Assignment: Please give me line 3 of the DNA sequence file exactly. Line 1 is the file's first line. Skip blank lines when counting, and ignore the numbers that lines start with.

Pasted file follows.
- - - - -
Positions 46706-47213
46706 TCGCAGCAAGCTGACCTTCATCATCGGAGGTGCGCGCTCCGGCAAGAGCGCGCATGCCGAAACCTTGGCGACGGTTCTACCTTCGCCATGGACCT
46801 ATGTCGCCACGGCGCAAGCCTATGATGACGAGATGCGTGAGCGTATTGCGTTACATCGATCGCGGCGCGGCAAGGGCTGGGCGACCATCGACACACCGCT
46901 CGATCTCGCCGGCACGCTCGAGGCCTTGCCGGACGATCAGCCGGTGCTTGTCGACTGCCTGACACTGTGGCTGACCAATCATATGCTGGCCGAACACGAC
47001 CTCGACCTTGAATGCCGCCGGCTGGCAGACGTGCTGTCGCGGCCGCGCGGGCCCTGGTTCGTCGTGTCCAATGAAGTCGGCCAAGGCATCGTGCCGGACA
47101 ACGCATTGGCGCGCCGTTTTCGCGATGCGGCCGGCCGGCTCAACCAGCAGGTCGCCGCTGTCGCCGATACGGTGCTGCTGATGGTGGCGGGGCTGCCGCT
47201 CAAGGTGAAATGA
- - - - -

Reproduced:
46801 ATGTCGCCACGGCGCAAGCCTATGATGACGAGATGCGTGAGCGTATTGCGTTACATCGATCGCGGCGCGGCAAGGGCTGGGCGACCATCGACACACCGCT